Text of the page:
That’s a lot of differences.

 

And that was all I could focus on for a while. But I finally decided to talk to the Lord about it, perhaps rant is a bit more accurate, and He listened. Then He held up a mirror to my heart, in the tender way that He does, and showed me my culpability. He showed me how desperately I lacked kindness and grace.  Grace. One thing I desperately needed on that particular trip, but sadly wasn’t able or willing to give. I was too consumed with my own stress, my own life, my own little family.

 

I knew I had to apologize. And I had a feeling, deep in my heart, there was something else God wanted me to do. My pride was telling me that time would heal this wound, and maybe we’d just not visit again for another year, or two. Because I knew if I wasn’t ready for another visit, they too probably weren’t too thrilled about us coming back so soon. But the Lord was prompting me to take a different route. He wanted me to repent, extend grace, and take the path towards reconciliation. And He also wanted me to book plane tickets, and more specifically, not in two years from now.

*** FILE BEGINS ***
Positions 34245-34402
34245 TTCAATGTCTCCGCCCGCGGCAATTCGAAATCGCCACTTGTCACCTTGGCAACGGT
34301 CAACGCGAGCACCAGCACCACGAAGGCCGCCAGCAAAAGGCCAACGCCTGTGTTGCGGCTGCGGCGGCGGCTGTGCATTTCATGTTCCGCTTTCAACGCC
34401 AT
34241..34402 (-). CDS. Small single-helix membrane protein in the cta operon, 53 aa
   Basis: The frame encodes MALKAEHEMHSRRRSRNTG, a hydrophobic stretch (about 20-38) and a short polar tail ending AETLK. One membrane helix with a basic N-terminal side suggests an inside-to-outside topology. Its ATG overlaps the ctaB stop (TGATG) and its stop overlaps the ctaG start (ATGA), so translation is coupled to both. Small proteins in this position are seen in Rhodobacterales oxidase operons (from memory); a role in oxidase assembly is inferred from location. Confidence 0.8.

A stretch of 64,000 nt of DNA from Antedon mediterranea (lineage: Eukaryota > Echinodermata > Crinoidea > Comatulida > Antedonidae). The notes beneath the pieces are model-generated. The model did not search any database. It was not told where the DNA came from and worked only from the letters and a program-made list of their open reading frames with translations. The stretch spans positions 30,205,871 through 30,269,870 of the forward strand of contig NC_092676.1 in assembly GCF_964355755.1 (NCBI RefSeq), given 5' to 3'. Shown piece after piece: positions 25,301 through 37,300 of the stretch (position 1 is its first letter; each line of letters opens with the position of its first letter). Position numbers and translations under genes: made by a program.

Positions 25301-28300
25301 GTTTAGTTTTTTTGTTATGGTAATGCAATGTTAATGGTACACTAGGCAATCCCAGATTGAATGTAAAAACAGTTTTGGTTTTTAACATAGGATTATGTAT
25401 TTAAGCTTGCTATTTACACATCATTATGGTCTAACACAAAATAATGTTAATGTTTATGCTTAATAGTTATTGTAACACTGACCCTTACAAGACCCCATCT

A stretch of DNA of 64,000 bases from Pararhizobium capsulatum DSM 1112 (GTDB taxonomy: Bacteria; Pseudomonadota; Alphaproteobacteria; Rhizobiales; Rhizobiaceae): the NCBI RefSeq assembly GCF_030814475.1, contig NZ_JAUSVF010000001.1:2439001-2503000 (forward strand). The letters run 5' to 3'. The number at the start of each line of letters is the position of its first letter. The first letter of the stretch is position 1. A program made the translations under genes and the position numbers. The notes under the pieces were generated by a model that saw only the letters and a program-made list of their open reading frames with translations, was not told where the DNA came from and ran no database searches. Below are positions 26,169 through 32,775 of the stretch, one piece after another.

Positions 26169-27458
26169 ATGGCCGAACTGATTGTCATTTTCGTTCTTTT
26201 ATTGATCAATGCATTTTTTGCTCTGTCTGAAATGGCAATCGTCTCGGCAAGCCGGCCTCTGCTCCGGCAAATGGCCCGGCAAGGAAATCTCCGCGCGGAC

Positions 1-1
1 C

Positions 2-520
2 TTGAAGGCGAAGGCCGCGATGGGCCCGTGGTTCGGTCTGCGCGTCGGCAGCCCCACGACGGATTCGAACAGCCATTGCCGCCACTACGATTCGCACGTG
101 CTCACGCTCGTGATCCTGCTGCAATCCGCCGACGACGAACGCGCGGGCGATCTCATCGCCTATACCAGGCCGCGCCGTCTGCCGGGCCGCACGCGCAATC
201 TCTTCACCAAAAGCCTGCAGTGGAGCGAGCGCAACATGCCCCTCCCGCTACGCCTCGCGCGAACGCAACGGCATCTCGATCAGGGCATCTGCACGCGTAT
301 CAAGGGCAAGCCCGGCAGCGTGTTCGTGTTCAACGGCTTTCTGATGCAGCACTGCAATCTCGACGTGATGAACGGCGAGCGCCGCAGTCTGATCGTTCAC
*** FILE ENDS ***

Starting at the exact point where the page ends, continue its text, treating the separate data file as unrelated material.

So, I finally listened. We are going to visit my family thisThanksgiving, and we put another trip on the calendar to visit my husband’s family next spring. Sure it means we’ll spend more money traveling, we’ll use all our vacation time visiting family, and we’ll be going back when our hearts are still a little tender from the last visit.

 

But we are going to do it, because I know what else it means. It means we are sowing peace, and choosing love. These next two trips are an olive branch, the best way I can tangibly demonstrate my love for them. I want them to hear me, loud and clear, when I say that I love you. Even when I act selfishly, even though I’m probably not always easy to love. Even though there was hurt and misunderstanding on both ends. Because I am learning it’s essential to choose love, and give grace freely, especiallyin the thick of our differences.

 

So as I prepare for this next gathering, I want to be a little less concerned with what I’m packing, and spend a more time preparing my heart, asking the Lord to fill me with more of Him, and less of me. It’s only with the Lord’s help that I can do that. Because, let’s be honest, if I’m going to brave another international flight with my adorable but legit hot mess of a crew, that’s the only way I want to arrive. Full of grace and love, and perhaps a few half chewed goldfish stuck to my pants as well.